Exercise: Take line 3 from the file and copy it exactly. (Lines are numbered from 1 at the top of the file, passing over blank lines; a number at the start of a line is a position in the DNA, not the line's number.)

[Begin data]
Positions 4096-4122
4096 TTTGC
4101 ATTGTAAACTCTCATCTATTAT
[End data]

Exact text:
4101 ATTGTAAACTCTCATCTATTAT